Interest rates are a function of time and term (time to maturity). As a function of time, rates behave as stochastic processes. As a function of term, interest rates on a given date form a yield curve. Term structure models describe the behavior of interest rates of different maturities as a joint stochastic process.
Term structure models are a necessary tool for valuation and risk management of interest rate contingent claims—that is, securities or transactions whose payoff depends on future values of interest rates, such as callable or putable bonds, swaps, swaptions, caps, and floors. For instance, a bond will be called if its value on the call date is greater than the call price. To determine the current value of the bond, it is necessary to know the subsequent behavior of interest rates. The same is true for all debt securities subject to prepayment, such as mortgages with refinancing options.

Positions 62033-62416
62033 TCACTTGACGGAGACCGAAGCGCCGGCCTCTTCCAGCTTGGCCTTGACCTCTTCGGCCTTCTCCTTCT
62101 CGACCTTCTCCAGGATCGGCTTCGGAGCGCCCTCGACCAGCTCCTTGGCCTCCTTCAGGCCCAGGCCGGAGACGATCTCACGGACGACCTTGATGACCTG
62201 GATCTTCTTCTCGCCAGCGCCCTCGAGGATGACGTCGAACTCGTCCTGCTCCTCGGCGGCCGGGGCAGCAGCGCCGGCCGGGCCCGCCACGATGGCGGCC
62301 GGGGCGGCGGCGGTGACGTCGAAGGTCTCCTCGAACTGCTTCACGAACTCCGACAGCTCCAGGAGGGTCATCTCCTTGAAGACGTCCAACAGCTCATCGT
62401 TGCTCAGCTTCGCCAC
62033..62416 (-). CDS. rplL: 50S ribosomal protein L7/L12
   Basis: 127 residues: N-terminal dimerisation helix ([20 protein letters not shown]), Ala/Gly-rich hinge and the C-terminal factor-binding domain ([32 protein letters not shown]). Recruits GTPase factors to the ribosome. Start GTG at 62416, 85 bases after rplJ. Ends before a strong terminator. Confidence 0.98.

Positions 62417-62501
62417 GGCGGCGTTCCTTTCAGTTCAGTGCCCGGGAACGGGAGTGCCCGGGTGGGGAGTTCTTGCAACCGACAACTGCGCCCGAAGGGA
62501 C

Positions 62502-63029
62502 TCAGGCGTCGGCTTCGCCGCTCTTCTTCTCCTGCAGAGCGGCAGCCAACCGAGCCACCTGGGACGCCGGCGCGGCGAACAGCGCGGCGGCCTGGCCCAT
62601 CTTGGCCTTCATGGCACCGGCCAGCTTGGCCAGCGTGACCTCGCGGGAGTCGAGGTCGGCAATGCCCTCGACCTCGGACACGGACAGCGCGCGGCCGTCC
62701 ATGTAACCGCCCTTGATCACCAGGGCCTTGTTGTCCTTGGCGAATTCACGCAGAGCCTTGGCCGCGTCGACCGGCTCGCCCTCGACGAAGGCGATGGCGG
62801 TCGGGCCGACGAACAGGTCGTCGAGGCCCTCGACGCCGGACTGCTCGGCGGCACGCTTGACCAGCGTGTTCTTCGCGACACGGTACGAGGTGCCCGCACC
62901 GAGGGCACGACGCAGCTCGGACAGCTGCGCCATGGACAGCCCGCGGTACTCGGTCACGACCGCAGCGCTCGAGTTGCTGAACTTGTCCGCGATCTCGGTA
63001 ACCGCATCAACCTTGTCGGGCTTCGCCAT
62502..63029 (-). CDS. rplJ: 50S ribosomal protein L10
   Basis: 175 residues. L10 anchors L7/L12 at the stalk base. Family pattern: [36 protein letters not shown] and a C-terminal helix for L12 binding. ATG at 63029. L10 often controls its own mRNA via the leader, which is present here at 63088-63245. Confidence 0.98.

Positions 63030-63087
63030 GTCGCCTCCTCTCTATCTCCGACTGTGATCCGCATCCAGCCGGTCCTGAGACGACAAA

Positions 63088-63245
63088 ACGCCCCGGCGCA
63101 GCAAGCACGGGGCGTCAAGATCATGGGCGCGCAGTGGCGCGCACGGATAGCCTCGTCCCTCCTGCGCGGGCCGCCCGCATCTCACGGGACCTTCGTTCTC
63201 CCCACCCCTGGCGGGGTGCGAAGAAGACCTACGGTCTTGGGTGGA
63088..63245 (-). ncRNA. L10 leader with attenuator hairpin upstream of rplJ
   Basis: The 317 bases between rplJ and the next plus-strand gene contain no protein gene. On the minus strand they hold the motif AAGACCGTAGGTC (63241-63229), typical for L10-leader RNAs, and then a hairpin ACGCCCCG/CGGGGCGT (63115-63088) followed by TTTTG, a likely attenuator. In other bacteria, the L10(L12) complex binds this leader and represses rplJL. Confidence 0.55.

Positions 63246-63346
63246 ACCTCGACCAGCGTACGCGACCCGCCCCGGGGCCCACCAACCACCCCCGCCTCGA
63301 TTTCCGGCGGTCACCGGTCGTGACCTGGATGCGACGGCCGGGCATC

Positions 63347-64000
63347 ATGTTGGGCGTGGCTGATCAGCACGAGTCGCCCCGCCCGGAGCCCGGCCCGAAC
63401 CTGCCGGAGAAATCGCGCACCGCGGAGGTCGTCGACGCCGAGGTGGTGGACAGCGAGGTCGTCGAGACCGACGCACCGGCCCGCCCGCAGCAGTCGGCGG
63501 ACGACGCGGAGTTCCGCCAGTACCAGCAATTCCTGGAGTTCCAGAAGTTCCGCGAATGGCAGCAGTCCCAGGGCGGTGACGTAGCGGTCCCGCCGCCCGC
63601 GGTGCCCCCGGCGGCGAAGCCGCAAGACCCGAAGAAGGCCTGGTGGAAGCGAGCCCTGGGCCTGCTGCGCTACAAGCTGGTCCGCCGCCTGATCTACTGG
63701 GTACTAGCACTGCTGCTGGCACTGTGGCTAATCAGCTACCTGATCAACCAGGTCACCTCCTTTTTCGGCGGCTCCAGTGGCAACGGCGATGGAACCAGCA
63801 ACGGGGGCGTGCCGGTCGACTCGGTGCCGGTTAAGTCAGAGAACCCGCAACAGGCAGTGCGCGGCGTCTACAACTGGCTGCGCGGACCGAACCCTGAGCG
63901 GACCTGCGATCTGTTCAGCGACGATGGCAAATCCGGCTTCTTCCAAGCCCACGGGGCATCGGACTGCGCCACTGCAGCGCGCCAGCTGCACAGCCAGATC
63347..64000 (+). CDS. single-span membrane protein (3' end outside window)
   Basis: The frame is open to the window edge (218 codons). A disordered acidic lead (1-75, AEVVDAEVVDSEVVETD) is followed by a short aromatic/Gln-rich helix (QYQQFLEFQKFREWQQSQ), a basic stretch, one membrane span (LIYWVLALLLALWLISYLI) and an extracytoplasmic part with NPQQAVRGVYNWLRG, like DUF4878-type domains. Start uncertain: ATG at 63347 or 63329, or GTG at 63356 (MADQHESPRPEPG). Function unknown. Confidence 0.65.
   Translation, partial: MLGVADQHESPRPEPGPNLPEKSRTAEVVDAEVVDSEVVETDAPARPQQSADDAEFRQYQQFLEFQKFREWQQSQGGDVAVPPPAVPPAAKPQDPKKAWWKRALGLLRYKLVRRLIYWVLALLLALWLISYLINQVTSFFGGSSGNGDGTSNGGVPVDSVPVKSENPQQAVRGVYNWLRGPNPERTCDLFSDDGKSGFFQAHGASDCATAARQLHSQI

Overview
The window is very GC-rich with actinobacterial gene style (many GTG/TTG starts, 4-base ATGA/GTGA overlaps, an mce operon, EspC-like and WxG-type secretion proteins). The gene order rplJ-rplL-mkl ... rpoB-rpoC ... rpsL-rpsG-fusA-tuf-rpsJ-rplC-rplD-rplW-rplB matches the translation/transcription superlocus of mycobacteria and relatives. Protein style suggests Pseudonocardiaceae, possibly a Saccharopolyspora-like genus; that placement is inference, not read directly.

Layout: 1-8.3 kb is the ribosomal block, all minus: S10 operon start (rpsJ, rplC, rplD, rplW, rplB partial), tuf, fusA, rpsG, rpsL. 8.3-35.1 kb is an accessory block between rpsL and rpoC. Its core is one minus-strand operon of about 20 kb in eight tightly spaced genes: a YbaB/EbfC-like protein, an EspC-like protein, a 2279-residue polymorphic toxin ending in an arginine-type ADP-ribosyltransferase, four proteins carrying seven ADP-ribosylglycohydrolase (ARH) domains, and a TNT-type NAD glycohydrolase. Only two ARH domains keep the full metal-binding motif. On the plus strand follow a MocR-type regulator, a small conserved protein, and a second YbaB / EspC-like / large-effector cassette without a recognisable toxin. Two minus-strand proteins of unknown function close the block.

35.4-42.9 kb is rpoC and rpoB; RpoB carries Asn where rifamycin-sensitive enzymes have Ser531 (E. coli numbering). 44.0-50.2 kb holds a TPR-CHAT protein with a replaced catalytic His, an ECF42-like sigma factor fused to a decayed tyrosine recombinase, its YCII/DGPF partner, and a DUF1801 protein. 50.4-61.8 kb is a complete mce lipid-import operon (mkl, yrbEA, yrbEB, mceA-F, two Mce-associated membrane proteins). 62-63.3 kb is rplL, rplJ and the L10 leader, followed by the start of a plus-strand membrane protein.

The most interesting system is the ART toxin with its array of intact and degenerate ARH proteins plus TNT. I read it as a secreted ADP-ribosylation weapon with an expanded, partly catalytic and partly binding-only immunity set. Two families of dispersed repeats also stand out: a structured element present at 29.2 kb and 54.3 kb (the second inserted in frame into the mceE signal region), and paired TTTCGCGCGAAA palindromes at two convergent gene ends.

The immediate acceptance and application of term structure models in banking and investment practice is due to the fact that there are few financial instruments whose value is not in some degree dependent on future interest rates. Even stock options such as calls and puts depend on the development of interest rates. Interest rate models enter into valuation of firms and their liabilities. Besides valuation, term structure models are necessary for interest rate risk measurement, management, and hedging.
Interest rates of different maturities behave ...